“All I can do is be me, whoever that is.” — Bob Dylan
Bob Dylan not only revolutionized music but he was also responsible for one of the first music videos. The video for Subterranean Homesick Blues originally appeared at the start of D.A. Pennebaker’s documentary, Don’t Look Back. It was filmed in May 8th, 1965 in the alley behind the Savoy Hotel in London and, as Bob flips those cue cards, keep an eye out for both songwriter Bob Neuwirth and the poet Allen Ginsberg in the background.
Happy birthday to Bob Dylan, who is 74 years old today.
Today, I have flown from Baltimore to Chicago and, after a three-hour layover at O’Hare, from Chicago to Atlanta. Now I have to wait two hours until I board a plane to Dallas. Luckily, I have a good book to read.
Steven Hyden’s Your Favorite Band Is Killing Me takes a look at some famous pop music rivalries and what they may or may not reveal about the meaning of life. Hyden examines 19 different rivalries, everyone from Oasis vs. Blur to Neil Young vs. Lynard Skynard to the Smashing Pumpkins vs. Pavement, Beatles vs. the Rolling Stones and, naturally, Roger Waters vs. everyone else in Pink Floyd. And, of course, he also writes about Biggie vs. Tupac because, as he puts it, that’s the only rivalry that he “was required by law to write about in this book.”
The best chapter, in my opinion, is Hyden’s look at the rivalry between Jimi Hendrix’s legacy and Eric Clapton’s continued existence. He asks a very important question: If Hendrix had lived and was currently living the life of Eric Clapton, would we still consider Jimi to be the greatest guitar God of all time? A close second to the Hendrix/Clapton chapter is Hyden’s look at the rivalry between Nirvana and Pearl Jam. Hyden makes a convincing argument that not only did Kurt Cobain never really grow to like Pearl Jam but that Bruce Springsteen really does not like Chris Christie that much either.
Steven Hyden’s an opinionated guy and, reading the book, I have disagreed with him almost as much as I’ve agreed. But he is also a very good writer and he definitely knows his music. Your Favorite Band Is Killing Me has made this day of airports and flying bearable. I highly recommend it!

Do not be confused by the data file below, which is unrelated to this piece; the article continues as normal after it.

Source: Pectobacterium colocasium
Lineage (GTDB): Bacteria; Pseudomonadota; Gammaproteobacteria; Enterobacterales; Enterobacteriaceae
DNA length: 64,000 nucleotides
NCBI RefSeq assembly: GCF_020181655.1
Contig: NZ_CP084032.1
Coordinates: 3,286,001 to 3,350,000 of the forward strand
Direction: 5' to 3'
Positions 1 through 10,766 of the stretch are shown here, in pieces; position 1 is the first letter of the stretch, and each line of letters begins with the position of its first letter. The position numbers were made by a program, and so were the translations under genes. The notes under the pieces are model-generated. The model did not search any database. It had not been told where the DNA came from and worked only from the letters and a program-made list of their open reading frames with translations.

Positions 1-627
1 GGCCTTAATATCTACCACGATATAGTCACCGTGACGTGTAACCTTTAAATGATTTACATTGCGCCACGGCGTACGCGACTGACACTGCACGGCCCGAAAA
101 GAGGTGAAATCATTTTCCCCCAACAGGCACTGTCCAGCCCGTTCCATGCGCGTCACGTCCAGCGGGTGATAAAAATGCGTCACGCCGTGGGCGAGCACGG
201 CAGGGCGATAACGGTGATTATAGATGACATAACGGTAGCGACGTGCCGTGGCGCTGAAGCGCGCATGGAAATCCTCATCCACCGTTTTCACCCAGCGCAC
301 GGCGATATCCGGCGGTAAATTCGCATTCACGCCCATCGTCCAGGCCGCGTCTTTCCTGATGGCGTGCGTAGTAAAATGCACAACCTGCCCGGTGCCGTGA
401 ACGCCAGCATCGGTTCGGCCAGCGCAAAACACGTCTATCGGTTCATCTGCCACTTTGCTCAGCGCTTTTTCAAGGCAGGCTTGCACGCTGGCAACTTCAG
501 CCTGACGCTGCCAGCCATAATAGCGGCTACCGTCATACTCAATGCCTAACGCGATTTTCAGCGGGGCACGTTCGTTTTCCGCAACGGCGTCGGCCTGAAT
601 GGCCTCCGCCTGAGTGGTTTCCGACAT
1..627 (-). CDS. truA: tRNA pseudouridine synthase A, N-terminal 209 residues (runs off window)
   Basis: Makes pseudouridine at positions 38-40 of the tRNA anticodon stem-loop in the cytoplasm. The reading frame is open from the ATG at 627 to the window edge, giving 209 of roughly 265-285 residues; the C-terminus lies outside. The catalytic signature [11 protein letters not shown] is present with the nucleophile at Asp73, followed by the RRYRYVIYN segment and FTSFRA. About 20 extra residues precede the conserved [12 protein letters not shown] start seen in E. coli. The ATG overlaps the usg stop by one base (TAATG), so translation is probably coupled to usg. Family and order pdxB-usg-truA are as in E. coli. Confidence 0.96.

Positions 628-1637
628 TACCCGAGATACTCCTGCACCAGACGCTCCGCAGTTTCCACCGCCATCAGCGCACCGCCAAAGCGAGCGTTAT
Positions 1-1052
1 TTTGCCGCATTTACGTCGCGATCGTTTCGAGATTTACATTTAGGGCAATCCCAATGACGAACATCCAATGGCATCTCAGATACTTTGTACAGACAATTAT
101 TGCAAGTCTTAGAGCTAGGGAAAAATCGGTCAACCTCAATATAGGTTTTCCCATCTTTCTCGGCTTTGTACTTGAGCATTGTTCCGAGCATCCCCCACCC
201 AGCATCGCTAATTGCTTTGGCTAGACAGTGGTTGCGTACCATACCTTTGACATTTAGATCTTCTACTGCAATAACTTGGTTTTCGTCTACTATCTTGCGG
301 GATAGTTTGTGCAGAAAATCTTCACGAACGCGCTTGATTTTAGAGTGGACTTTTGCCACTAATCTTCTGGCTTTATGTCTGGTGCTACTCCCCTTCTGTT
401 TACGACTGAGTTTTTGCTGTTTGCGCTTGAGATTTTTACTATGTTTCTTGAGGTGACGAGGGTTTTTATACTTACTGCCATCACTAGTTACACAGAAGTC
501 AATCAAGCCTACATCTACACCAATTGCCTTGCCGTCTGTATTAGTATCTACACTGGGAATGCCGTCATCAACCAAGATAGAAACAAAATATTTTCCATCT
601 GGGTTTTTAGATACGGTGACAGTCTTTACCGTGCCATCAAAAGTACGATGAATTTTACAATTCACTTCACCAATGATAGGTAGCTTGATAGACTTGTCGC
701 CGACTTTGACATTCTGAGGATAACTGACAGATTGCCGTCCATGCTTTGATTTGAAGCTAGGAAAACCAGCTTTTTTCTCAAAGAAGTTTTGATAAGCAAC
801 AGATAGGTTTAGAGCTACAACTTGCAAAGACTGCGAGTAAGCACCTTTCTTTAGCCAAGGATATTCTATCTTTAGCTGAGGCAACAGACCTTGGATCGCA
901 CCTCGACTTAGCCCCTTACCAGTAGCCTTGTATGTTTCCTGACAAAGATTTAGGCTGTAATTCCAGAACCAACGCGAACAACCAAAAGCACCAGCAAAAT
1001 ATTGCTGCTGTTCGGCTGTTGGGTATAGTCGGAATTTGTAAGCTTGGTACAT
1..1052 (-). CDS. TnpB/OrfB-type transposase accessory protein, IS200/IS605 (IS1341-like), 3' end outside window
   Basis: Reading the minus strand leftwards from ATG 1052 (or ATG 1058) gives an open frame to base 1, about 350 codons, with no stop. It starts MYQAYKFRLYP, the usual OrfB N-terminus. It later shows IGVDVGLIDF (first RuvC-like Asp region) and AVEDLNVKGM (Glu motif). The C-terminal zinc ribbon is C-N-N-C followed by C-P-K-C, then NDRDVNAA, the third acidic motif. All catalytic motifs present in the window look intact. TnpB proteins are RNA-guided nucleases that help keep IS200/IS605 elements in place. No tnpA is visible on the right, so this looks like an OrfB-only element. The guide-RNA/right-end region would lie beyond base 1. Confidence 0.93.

Born in Glasgow, Walter Brooks came to the U.S. as an infant. He studied art at the Cooper Union and served in the army during World War II. After the war ended, he pursued a career as a commercial artist. Along with painting the covers for several paperback publishers, Brooks also wrote, edited, and illustrated a series of art instruction books. From 1971 to 1972, he was President of the Society of Illustrators.
Though I couldn’t find much of his work online, I liked what I could find. Brooks’s covers had an impressionistic style that set them apart from other paperbacks.
Walt Disney Studios continues to adapt their classic animated films into live-action and the next in line is 1991’s classic film, Beauty and the Beast.
This animated film was an instant classic and the first to be nominated outside of the Best Animated Film category in the Academy Awards. It was nominated for Best Picture and, for some, it truly deserve not just the nomination but should’ve won the Best Picture award that year.
The teaser trailer makes great use of the music written and composed by Alan Menken and Howard Ashman for the film. We get both the prologue and the title track from the 1991 soundtrack in the teaser trailer. For those who saw the original animated film during it’s original first run in 1991 should be taken back to those days when Beauty and the Beast enchanted a global audience.
With a stellar cast led by Emma Watson, Dan Stevens and Luke Evans, this live-action adaptation has a lot to live up to.
Beauty and the Beast is set to invite all as its guests on March 17, 2017.